EU settles on World Bank’s Georgieva to lead IMF
BRUSSELS, Aug 2: European Union governments picked Bulgaria's Kristalina Georgieva as the bloc's candidate to lead the International Monetary Fund after more than 12 hours of talks on Friday that highlighted the EU's internal divisions.
The 65-year-old chief executive of the World Bank got the backing of a majority of the 28 EU states, defeating the Dutch candidate Jeroen Dijsselbloem after two rounds of voting and prolonged negotiations among EU nations.
"Congratulations Georgieva for being selected as European candidate to lead the IMF. In the face on rising global tensions, it is imperative to uphold the IMF as symbol of multilateralism," said the chair of euro zone finance ministers, Mario Centeno.
Georgieva is a center-right politician who grew up in Bulgaria under communism before a career that brought her to the top of the World Bank and the European Commission.
Most EU states backed Georgieva even though her candidacy will force a change in IMF rules that require the managing director to be younger than 65 years old when appointed. The need for that change could weaken the European candidate if a sufficiently large number of IMF member states opposed the reform.
However, a European official said support from EU countries and the United States would be enough to overhaul the rules in the global fund that has historically been dominated by the Western bloc. According to an IMF fact sheet, a bylaw change to remove or modify the age limit would require approval by a majority of board votes cast.
The source added that France, which is leading the European selection process, had already secured Washington's support on this change.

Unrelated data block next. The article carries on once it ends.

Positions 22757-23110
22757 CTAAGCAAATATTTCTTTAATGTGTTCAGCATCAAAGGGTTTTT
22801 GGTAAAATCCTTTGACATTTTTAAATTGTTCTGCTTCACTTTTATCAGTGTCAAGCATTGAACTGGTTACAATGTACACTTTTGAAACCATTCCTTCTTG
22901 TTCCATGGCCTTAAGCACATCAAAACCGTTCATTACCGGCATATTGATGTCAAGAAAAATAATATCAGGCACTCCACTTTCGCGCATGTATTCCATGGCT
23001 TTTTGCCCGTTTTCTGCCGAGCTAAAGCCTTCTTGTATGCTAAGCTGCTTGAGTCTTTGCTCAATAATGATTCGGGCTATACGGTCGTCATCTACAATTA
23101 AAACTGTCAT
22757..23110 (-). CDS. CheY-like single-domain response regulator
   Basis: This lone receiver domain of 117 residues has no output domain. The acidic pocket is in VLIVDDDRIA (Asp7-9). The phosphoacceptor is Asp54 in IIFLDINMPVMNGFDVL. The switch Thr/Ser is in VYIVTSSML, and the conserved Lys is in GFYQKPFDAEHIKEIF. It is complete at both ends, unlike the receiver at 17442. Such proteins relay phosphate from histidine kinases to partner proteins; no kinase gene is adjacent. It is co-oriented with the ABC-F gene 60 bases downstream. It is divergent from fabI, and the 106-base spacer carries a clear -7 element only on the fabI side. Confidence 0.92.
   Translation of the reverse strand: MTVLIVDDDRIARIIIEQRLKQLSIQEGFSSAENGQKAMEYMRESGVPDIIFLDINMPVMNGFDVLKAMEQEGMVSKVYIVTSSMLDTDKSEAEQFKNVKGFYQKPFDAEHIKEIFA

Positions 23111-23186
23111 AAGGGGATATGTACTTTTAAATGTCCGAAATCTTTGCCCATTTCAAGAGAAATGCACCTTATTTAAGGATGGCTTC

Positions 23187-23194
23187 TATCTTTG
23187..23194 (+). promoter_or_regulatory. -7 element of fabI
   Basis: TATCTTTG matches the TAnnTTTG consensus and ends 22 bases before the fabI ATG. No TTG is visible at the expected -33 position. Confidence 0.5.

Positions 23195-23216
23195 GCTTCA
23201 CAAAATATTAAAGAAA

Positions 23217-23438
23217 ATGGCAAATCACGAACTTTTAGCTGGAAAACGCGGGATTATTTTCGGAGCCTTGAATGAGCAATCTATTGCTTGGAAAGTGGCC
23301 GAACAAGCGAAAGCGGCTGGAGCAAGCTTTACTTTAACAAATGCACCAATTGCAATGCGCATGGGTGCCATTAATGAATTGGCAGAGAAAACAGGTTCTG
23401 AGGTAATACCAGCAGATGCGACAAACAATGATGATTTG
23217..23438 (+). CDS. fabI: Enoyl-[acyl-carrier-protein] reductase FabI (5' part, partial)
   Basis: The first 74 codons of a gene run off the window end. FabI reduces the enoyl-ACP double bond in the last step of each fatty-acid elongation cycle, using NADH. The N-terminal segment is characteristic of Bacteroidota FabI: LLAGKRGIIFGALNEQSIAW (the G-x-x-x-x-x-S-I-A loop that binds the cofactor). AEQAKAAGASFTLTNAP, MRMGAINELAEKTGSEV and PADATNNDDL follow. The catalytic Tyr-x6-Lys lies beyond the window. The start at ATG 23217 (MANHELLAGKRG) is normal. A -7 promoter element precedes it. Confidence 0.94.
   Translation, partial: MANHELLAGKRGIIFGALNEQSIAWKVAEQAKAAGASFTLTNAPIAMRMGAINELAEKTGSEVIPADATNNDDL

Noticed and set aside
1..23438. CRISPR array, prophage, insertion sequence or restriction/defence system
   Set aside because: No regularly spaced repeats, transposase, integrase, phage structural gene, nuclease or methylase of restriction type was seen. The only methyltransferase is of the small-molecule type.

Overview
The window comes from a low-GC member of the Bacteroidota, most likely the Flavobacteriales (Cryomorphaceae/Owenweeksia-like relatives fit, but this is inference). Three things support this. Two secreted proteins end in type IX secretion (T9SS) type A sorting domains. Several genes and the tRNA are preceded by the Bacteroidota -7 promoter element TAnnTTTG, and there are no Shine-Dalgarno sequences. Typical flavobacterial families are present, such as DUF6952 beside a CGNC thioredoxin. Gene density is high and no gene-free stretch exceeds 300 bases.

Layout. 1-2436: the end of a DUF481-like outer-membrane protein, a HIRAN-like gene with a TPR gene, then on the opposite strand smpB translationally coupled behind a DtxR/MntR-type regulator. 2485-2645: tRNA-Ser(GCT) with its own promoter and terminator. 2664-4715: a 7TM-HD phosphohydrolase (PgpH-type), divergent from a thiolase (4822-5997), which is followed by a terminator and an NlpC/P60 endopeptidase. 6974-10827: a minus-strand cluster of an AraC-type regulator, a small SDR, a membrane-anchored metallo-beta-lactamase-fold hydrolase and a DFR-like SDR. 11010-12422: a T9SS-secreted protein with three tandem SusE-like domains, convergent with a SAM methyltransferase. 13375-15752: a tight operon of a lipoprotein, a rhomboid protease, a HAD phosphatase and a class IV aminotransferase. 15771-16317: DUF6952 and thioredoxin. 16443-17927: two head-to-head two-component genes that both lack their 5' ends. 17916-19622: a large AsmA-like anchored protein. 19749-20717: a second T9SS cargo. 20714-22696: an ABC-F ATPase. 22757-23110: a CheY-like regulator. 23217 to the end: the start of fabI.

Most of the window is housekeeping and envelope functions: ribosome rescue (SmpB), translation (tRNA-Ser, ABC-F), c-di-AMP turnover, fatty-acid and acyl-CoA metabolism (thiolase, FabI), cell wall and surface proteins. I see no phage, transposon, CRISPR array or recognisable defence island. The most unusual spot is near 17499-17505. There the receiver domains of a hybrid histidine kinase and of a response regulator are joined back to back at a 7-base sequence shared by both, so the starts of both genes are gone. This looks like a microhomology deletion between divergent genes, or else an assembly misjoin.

A US Treasury spokesman could not immediately be reached for comment on Georgieva's nomination, but US Treasury Secretary Steven Mnuchin spoke highly of her work in a Reuters interview last month.
The top job at the Washington-based world lender has always been filled by a European. The former IMF chief, France's Christine Lagarde, resigned in July after EU leaders chose her to replace Mario Draghi as European Central Bank president.
"Great news and well deserved," said World Bank President David Malpass in an emailed statement to Reuters. Georgieva "brings strong leadership and deep country knowledge," he added.
Georgieva said in a tweet that she was relinquishing her World Bank responsibilities and would take administrative leave during the nomination process.
A group of countries led by the Netherlands and Germany preferred Dijsselbloem, but were outnumbered by southern and eastern states who backed Georgieva, in a new sign of German Chancellor Angela Merkel's fading clout in the EU bloc.
Since an informal compromise was impossible among increasingly split EU nations, France decided to use a complex voting system, under which only the candidate who obtained 55per cent of the votes of the 28 EU states, representing at least 65per cent of its population, would win.
Georgieva got the backing of 56per cent of EU states which however represented only 57per cent of the bloc's population, falling short of one requirement. -Reuters